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  3. Valentinian

    Valentinian Supporter! Supporter

    They went from small to big in successive reforms of 498 and 512, as discussed on this page:


    under "copper coins" here

    The tiny pre-reform nummus was succeeded by the "small module" "M" follis which was still too small and replaced by the "large module" "M" follis.
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  4. BenSi

    BenSi Supporter! Supporter

    As you were typing I was reading some of the final chapters od DM Metcalf "The Origins of the Anastasian Currency reform. The book was published in 1969.

    He states it is debatable but the consensus was small module first then the larger one, this was continued by Justin I.
    He also mentions the smaller ones continued to circulate with the large ones but only given half the value of their markings. The only proof towards this is a scarcity of the large half follis.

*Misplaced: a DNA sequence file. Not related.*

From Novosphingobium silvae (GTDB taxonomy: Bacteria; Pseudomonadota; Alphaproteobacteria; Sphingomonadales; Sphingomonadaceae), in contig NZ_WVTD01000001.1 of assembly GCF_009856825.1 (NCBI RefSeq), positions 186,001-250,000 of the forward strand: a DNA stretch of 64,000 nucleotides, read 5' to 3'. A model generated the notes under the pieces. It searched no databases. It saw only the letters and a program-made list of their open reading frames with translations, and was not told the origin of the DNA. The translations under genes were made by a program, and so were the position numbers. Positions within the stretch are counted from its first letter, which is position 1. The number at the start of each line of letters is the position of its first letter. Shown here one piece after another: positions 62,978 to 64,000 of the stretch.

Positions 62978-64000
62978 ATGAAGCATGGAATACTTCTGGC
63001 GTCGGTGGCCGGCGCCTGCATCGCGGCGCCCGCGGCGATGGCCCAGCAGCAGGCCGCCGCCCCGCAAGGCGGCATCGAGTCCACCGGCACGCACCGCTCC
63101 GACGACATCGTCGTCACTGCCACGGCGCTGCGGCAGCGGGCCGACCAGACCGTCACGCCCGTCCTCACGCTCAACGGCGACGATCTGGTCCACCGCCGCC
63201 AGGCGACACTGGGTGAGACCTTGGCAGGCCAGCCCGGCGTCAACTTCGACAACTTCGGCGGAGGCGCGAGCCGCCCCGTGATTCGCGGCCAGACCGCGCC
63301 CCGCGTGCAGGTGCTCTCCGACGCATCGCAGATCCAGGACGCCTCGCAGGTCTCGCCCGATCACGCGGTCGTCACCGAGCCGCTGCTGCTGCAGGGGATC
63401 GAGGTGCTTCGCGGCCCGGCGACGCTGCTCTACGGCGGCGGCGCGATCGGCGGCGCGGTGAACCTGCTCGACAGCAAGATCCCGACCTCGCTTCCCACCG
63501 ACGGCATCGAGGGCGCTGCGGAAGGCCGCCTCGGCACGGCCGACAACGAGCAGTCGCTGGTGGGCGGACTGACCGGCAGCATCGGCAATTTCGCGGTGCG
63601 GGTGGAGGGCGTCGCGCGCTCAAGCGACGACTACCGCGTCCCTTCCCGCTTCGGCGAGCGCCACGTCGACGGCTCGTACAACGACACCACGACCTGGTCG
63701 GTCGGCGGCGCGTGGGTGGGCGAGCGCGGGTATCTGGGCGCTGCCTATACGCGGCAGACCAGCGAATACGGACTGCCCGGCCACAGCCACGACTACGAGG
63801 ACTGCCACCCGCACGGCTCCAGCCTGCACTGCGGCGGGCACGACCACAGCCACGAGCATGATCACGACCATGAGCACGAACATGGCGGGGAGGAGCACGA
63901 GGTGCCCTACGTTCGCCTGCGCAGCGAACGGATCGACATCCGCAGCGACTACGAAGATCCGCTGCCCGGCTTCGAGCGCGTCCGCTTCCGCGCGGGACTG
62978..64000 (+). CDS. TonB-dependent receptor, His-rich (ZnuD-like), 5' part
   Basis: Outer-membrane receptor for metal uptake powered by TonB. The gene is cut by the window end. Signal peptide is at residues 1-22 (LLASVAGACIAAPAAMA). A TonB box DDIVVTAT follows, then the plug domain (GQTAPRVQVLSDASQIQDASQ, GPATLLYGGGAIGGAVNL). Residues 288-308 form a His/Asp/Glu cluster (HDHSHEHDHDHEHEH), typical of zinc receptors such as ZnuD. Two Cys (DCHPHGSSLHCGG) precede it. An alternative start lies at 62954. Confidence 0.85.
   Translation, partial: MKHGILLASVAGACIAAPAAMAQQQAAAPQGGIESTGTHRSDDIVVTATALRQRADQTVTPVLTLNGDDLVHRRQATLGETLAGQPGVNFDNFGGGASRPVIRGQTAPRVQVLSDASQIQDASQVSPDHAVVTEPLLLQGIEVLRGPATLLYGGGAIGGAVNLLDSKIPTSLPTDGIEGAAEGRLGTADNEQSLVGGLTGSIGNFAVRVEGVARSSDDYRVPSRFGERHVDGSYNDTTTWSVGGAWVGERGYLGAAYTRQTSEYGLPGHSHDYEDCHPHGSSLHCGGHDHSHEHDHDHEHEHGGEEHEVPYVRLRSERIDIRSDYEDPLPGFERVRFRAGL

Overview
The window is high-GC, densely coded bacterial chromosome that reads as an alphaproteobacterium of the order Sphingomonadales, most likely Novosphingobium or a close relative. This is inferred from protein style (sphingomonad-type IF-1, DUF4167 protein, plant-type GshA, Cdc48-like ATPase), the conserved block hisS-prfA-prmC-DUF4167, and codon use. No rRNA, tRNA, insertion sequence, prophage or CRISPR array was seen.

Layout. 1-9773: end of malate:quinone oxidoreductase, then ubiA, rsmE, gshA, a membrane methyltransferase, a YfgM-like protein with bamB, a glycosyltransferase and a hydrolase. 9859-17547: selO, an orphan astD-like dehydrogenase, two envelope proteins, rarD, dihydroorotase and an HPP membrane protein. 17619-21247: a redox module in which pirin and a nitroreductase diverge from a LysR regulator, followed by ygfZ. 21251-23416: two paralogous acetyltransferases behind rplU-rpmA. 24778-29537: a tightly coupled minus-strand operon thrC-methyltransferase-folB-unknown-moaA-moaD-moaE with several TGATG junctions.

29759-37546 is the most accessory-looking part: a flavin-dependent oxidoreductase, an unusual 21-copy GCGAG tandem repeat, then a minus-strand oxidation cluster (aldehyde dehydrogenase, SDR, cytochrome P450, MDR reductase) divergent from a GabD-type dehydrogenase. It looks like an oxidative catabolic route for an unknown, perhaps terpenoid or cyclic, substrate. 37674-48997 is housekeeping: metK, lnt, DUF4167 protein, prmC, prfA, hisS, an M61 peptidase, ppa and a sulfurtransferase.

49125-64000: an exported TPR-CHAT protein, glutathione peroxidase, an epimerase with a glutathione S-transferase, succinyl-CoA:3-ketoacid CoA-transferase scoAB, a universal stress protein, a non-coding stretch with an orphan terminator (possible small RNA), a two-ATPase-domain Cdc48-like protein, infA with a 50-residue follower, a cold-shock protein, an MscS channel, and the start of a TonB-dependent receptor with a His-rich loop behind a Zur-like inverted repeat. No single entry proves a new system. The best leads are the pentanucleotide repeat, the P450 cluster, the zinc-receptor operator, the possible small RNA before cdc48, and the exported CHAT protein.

I always take D.M. Metcalf with a grain of salt because he might have changed his mind as his years progressed as he did on many subjects.
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  5. hotwheelsearl

    hotwheelsearl Well-Known Member

    I promise I mistyped...
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  6. BenSi

    BenSi Supporter! Supporter

    Thank You, what is your source on the info? Was it found documented?